May 20, 2010 - Radiation oncologists are increasingly younger practitioners, and there is a larger number of women entering the specialty, according to a report released by The Society of Gynecologic Oncologists (SGO).
The SGO is an organization of board certified women's cancer specialists, has just released the results of a member-based, demographic and practice survey, "Gynecologic Oncology 2010: State of the Subspecialty."
Highlights from the survey include:
- a movement in the profession to younger-aged practitioners and a larger number of women entering the specialty;
- a shift away from private practice as the primary practice setting into salaried positions and an increase in group or multispecialty practice from individual practice;
- an increase in the number of medical assistants, nurse practitioners and physician assistants employed in gynecologic oncology practices;
- a continued dedication to providing chemotherapy services to patients regardless of the changes in reimbursement rates
- the continuation of enrollment of patients into cooperative studies versus the more revenue neutral or positive industry-sponsored trials;
- the positive effect of caps on non-economic and total damages on the cost of medical liability/malpractice insurance; and
- an overall willingness of gynecologic oncologists to accept and treat women with a gynecologic cancer without knowledge of insurance coverage and the preponderance of Medicare and Medicaid patients seen in a practice, versus private insurance.
"This is the most inclusive snapshot of the gynecologic oncology profession available," explained SGO Practice Survey Task Force Chairman James Orr, M.D. "The information in this report is a useful tool not only to current, practicing gynecologic oncologists with regard to how their practice composition relates to their peers but also has important implications for individuals considering a career in this subspecialty."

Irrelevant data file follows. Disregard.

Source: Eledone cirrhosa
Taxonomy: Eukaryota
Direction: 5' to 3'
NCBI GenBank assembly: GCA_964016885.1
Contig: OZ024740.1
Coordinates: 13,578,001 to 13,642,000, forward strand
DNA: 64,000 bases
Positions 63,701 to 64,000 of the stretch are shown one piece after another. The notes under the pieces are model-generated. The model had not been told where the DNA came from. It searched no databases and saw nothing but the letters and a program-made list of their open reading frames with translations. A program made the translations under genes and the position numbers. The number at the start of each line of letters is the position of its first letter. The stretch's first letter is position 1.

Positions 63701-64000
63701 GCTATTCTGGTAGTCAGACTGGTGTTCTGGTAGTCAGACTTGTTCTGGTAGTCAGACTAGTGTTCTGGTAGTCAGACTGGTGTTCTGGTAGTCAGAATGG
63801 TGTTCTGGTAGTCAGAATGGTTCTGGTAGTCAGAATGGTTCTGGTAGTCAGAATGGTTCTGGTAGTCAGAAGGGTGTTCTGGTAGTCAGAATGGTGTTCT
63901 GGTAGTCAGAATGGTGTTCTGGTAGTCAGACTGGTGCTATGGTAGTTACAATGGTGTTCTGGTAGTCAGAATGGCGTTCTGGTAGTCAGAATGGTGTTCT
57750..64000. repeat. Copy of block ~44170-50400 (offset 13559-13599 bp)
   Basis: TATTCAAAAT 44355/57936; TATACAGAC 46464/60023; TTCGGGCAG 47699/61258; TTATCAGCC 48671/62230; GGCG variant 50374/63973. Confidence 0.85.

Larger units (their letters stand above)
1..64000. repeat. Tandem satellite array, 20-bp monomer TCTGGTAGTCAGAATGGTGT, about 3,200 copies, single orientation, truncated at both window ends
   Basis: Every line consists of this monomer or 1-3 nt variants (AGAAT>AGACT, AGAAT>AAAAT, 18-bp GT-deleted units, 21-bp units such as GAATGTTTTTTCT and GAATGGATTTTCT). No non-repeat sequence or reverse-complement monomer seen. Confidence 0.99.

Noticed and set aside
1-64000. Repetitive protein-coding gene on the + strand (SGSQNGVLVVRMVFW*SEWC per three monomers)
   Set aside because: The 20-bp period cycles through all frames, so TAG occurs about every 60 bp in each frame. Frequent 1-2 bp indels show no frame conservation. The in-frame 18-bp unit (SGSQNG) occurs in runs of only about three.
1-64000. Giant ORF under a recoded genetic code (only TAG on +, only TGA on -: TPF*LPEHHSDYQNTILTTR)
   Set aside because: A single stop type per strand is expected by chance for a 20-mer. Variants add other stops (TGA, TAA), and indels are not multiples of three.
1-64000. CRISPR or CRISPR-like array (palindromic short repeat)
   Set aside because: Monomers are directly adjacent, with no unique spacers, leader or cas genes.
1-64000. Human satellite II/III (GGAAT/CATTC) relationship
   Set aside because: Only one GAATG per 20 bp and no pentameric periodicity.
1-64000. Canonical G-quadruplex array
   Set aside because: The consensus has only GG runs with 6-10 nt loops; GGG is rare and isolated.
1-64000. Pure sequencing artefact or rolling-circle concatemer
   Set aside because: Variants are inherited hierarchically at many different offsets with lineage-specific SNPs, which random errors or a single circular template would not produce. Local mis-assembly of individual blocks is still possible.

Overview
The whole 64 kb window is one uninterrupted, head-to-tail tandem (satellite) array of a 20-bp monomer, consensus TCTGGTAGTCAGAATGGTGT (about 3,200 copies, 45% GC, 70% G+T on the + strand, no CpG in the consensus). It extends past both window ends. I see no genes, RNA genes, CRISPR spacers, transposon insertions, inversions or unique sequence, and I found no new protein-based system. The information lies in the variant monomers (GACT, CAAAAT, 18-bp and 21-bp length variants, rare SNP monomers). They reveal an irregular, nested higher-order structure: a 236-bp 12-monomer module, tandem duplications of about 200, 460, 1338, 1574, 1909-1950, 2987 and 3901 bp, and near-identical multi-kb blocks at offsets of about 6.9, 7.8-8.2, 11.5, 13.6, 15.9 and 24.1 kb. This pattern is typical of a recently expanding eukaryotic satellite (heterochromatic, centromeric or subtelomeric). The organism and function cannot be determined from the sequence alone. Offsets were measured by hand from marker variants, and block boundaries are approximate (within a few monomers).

He added, the report provides important information to medical schools interested in creating a specialty program and hospitals and health systems investigating the addition of specialized cancer care to their women's healthcare programs.
"The ability to compare and contrast the subspecialty's current climate with that of five years ago gives our profession a concrete idea to the trends in women's cancer care," concludes SGO President, Daniel Clarke-Pearson, M.D. "The study's findings offer a real indication of practice workforce needs, what is required of today's gynecologic oncologist, and a road map for where the profession is heading in the future."
The SGO is a national medical specialty organization of physicians who are trained in the comprehensive management of women with malignancies of the reproductive tract. Its purpose is to improve the care of women with gynecologic cancer by encouraging research, disseminating knowledge which will raise the standards of practice in the prevention and treatment of gynecologic malignancies, and cooperating with other organizations interested in women's health care, oncology and related fields. The Society's membership, totaling more than 1,300, is primarily comprised of gynecologic oncologists, as well as other related medical specialists including medical oncologists, radiation oncologists and pathologists. SGO members provide multidisciplinary cancer treatment including chemotherapy, radiation therapy, surgery and supportive care. More information on the SGO can be found at www.sgo.org.